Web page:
Filling up at the gasoline pump may still be a painful pocketbook experience, but the hurt appears to be fading day by day, with the U.S. national average price sliding below $4 a gallon Tuesday for the first time since March, according to one tracking service.
The average price fell to $3.99 on Tuesday, according to GasBuddy. That marks a fall of more than $1 a gallon since a peak at an all-time high of $5.03 on June 14 — a drop that GasBuddy calculated would mean Americans would spend narly $400 million less on gasoline than they did in mid-June.
“We’ve never seen anything like 2022 at the pump, highlighted by once-in-a-lifetime events including the ongoing Covid-19 pandemic, which caused myriad imbalances, exacerbated by Russia’s war on Ukraine,” said Patrick De Haan, head of petroleum analysis at GasBuddy, in a blog post. “As a result, we’ve seen gas prices behave in ways never witnessed before, jumping from $3 to $5 and now back to $3.99.”
A closely watched measure of gasoline prices compiled by AAA also continued its decline, coming in at an average of $4.033 a gallon on Tuesday, down from a record of $5.016 on June 14.
The Biden administration has claimed credit for the retreat, arguing that crude releases from the Strategic Petroleum Reserve coordinated with releases by other nations have helped tame prices, along with other measures. Market observers have disputed the role of those measures.
What’s driving the decline? There’s an adage that the cure for high prices is high prices. Analysts say that the previous surge at the pump may have knocked down demand — a process known as “demand destruction.”
U.S. gasoline inventories have risen in recent weeks and that may confirm less demand from consumers, even though that’s against the usual trend seen during the summer “driving season” that runs from Memorial Day to Labor Day.
Data from the Energy Information Administration last week indicated gas demand dropped from 9.25 million b/d (barrels a day) to 8.54 million b/d in the week ended July 30. The rate is 1.24 million b/d lower than last year and is in line with demand at the end of July 2020, when COVID-19 restrictions were in place and fewer drivers hit the road, AAA noted.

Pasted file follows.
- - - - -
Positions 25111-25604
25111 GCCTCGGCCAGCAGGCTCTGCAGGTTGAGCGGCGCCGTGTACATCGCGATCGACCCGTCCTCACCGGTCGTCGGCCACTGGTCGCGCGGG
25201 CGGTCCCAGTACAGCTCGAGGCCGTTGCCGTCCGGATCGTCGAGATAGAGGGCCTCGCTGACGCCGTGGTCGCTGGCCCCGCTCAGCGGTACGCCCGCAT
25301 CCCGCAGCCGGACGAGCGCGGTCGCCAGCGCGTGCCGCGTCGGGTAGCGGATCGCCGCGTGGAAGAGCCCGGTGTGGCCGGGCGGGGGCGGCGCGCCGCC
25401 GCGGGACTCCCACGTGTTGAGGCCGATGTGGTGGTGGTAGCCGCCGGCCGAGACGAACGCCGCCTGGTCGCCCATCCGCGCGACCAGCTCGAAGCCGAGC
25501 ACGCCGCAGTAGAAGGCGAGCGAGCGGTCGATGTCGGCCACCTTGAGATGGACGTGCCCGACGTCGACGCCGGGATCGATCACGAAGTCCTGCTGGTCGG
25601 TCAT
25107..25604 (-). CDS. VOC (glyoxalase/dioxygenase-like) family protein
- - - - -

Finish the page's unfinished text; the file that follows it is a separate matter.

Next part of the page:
AAA said its survey found that drivers made significant changes to cope with higher pump prices, with almost two-thirds of U.S. adults changing driving habits or lifestyle since March. The top two changes were driving less and combining errands, the poll found.
The pullback in fuel prices is expected to contribute to a cooling of still-hot inflation pressures when the July consumer-price index is released Wednesday morning at 8:30 a.m. Eastern. Economists surveyed by The Wall Street Journal look for CPI to show a year over year rise of 8.7%, slowing from 9.1% in June. Economists doubt, however, that a slowdown will calm Federal Reserve policy makers who have signaled they’re committed to wringing inflation out of the economy.
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Wholesale gasoline futures jumped Tuesday though, with the September contract
up 2.5% at $2.958 a gallon, but well off the all-time high of $4.326 for a most actively traded contract set on June 6. Oil futures have retreated sharply after the U.S. benchmark
traded around a 14-year intraday high above $130 a gallon in early March following Russia’s late-February invasion of Ukraine. West Texas Intermediate crude fell back below $90 a barrel last week to hit a six-month low, and was off 0.7% at $90.10 a barrel Tuesday afternoon.
“Gasoline is still fishing around for an equilibrium that will support prices, but with the end of summer driving season Labor Day weekend not too far off in the future, time is running out on the motor fuel story,” said Robert Yawger, executive director of oil futures at Mizuho Securities in a note.